How to Choose Your Ideal Roommate
It might be more financially feasible to share a two-bedroom apartment and split costs rather than affording a place of your own. If that’s the case, finding a well-matched roommate is essential for maintaining a relaxing and stress-free home.
Taking some time to think through what you want and interview a few potential candidates might mean the difference between a traumatic situation and a perfect pairing. Follow our guide to start out on the right foot.
Rent Is Your #1 Priority
Ultimately, you are choosing to live with a roommate in order to reduce your cost of living so this has to be a key factor in your decision. Make sure your candidates have a steady job. A credit or reference check might be a good idea, as well, to confirm financial reliability.
Prepare a solid estimate of monthly costs, including rent and utilities. Decide if you also want to split groceries, streaming services and other non-traditional expenses. (See our Pro Tip On Budgeting for a complete expenses breakdown.)
A Friend as A Roommate Isn’t Likely as Fun as It Sounds
It’s a story as old as time – most people who have decided to move in with a friend have ultimately regretted the decision. The recipe for a best friend is usually not the same as for a good roommate. Annoying habits, financial stability and lifestyle routines are likely not things you’ve had to deal with together before and could cause serious conflict. Don’t risk it!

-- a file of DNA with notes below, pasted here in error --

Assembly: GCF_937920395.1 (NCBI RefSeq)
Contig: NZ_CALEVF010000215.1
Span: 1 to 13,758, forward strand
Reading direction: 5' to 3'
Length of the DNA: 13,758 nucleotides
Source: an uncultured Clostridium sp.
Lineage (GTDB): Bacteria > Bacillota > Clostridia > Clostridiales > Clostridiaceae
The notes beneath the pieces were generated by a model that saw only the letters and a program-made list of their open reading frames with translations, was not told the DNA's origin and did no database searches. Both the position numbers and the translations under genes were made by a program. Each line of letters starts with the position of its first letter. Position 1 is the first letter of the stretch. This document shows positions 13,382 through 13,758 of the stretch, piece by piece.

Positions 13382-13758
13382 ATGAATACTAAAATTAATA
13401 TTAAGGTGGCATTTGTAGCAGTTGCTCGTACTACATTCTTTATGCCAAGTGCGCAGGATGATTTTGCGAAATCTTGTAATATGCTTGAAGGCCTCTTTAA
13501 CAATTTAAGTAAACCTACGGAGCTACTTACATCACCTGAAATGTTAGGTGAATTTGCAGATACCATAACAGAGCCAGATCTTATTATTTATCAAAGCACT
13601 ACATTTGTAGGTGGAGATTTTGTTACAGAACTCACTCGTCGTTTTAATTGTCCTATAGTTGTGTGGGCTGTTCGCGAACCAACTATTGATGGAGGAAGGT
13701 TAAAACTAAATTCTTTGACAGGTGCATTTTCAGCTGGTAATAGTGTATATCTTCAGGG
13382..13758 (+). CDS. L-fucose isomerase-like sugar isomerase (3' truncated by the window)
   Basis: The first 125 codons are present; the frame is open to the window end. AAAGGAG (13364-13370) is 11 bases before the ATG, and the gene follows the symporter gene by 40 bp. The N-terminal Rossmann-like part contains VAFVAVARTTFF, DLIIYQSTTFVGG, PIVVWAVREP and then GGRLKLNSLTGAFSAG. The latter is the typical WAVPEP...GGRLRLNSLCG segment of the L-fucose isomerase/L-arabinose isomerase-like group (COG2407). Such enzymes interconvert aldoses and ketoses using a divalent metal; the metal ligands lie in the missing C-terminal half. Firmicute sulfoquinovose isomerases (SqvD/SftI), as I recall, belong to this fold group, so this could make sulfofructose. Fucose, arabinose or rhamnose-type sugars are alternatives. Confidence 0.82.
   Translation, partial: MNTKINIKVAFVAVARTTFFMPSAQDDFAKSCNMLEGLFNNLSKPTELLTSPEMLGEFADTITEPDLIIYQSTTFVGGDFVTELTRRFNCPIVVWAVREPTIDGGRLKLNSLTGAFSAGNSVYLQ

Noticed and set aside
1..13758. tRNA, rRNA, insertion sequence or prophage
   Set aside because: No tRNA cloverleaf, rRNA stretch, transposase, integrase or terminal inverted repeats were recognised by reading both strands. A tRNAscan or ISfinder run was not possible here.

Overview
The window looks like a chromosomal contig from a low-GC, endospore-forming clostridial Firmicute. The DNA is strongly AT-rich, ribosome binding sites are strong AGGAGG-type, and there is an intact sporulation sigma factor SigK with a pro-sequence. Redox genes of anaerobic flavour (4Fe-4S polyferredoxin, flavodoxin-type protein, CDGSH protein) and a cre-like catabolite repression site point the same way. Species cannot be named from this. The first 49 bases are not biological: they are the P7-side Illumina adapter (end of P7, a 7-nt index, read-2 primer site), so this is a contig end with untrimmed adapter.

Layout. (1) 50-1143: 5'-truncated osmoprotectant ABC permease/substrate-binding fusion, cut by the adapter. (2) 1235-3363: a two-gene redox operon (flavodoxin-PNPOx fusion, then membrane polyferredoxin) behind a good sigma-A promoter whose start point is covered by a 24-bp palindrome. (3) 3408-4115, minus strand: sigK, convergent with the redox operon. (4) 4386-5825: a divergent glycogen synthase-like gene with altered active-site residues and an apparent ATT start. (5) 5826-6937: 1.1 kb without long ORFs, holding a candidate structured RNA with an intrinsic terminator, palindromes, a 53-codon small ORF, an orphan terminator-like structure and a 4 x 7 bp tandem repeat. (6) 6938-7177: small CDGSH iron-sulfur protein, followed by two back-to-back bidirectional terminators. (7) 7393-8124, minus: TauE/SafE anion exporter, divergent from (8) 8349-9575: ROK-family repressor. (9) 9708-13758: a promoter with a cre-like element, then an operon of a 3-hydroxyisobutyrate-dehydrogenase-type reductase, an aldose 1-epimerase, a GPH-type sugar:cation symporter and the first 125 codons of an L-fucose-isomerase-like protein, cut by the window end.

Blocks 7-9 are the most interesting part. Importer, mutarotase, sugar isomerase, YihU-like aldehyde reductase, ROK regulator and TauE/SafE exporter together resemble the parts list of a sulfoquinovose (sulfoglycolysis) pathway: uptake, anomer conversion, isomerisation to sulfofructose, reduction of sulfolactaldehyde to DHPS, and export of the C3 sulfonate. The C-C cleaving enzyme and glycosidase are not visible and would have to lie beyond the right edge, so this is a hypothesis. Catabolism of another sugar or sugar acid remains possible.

Your friends might be great resources for finding a roommate, however. Recommendation of their coworkers or relatives who are looking for a place to live can offer far more trustworthy options than a random ad.
You should identify your deal-breakers before you begin your interview process, perhaps even before you place an ad. Is cleanliness a priority? Will late hours annoy you? Are you a light sleeper? Is an alternating schedule preferred so you can have the apartment to yourself more often? Are pets ok? Is socializing welcomed? Is a work-from-home environment acceptable?
Knowing exactly what you want and what you don’t can save a lot of headache down the line. On the flip side, be candid about any of your own habits that might be potential stressors.
The Right Apartment Matters
Finally, make sure you find the right apartment for a roommate scenario. Ensure there is room for privacy, all of your mutual belongings (and maybe has storage for overlap) and your sanity. If you like to cook, make sure you have plenty of elbow room for two. If possible, look for apartments with bedrooms that don’t share walls, have two bathrooms and possibly even two floors.
If you’re looking for a roommate after you’ve already secured a place, no worries – just make sure you address these issues in your interview.
Due to close quarters, your relationship with a roommate can be as important as other significant relationships in your life. If you keep in mind that compatibility is the most important factor in this liaison, you should be able to find someone that suits your needs well.